Union workers say they were caught off guard when AMR Corp. filed for bankruptcy Tuesday.
Local 565 Transportation Workers Union treasurer Michael Hatfield was getting ready for work when he heard the Fort Worth-based parent company of American Airlines had declared Chapter 11 bankruptcy.
"I was in the shower," Hatfield said. "I saw it on your morning news show."
The news shocked many North Texas union workers.
"It's devastating both personally and professionally," said Tom Hoban, Allied Pilots Association spokesman.
He said the news is devastating because the bankruptcy throws a wrench in the union's contract negotiations with American Airlines.
"It's potentially devastating," Hoban said. "In the restructuring process, we're undoubtedly facing significant pay cuts, reduction in benefits and changes to workload and retirement."
Laura Glading, president of the Association of Professional Flight Attendants, said she thinks the filing will also hurt her workers.
"Do I expect the company will try to reduce benefits and possibly reduce benefits and possibly reduce our pay? I think so," she said.
Union representatives say labor costs were not a significant part of American's problems, pointing to rising fuel costs and revenue projections.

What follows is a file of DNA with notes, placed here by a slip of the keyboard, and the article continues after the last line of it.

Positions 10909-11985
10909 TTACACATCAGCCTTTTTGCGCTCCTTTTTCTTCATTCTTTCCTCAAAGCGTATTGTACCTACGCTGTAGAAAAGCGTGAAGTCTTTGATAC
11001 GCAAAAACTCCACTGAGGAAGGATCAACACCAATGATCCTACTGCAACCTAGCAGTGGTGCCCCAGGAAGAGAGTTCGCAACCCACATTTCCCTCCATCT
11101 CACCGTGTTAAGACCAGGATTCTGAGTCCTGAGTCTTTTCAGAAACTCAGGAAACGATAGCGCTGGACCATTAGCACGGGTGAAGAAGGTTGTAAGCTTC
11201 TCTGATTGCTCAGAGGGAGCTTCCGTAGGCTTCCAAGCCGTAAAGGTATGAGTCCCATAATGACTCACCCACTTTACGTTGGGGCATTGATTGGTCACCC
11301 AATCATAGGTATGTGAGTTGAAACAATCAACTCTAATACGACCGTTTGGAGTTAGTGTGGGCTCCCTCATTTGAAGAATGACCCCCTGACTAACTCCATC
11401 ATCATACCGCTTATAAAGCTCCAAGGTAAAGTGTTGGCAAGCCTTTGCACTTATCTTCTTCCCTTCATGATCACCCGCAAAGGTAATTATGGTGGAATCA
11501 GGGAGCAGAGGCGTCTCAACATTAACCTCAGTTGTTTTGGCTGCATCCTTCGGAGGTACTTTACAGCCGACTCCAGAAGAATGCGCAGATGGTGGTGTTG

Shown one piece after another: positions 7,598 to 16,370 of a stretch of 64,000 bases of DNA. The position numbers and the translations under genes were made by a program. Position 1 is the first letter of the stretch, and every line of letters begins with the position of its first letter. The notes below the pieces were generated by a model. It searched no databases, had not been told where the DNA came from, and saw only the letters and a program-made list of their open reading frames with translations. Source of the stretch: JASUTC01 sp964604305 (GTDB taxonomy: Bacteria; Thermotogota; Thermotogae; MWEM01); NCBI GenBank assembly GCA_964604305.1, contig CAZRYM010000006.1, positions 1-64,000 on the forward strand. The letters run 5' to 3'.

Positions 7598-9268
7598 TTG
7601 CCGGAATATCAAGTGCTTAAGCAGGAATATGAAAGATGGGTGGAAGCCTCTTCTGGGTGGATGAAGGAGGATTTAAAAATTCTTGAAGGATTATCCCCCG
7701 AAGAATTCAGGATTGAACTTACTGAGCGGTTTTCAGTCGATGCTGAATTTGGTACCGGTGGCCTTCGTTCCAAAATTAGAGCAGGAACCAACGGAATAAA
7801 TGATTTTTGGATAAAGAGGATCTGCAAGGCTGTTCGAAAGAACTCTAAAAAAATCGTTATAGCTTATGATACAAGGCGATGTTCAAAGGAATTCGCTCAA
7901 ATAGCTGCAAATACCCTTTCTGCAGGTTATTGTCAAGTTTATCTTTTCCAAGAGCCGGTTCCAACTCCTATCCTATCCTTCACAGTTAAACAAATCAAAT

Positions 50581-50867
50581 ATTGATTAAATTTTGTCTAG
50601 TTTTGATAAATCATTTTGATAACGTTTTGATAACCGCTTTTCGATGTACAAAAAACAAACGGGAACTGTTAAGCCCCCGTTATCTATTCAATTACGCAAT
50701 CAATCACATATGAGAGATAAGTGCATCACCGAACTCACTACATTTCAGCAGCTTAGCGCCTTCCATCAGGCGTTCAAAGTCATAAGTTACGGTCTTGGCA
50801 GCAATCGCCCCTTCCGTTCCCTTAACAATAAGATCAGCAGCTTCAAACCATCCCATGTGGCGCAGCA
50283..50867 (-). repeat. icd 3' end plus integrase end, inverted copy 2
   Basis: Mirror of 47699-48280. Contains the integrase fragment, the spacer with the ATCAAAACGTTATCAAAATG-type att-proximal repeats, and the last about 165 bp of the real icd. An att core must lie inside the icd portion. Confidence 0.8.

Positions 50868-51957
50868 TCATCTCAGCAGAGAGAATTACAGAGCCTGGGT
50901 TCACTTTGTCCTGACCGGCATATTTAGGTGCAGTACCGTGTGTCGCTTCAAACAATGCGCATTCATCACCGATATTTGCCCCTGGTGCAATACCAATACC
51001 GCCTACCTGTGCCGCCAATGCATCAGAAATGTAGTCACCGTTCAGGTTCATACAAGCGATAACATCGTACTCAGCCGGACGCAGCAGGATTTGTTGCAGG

But industry analysts do not agree with that assessment.
"It's really a matter of, American's costs are way higher than their competitors' costs," said Mike Davis, a professor at Southern Methodist University's Cox School of Business. "American has to get their costs down, and labor is a huge part of that cost."
American's labor costs are higher than its competitors'.
Analysts say the airline spends $3,000 per flight hour on salary and benefits compared to United's $2,800, Delta's $2,500 and U.S. Airways' just less than $2,000.
Those three airlines have been through bankruptcy, allowing them to restructure union contracts.
A member of the Transportation Workers Union speaking on background said the timing of the announcement was a surprise, but that the union had been working for almost two years with a bankruptcy attorney.
The TWU worker said the attorney had been working to help the union make a "contingency plan" to protect the worker's interest in case American Airlines filed Chapter 11 bankruptcy.
When the bankruptcy filing was made, the TWU source said the union's attorney immediately filed a "notice of appearance" in a New York court. The TWU source in Washington, D.C. said the filing should make "any documents related to bankruptcy available to us."
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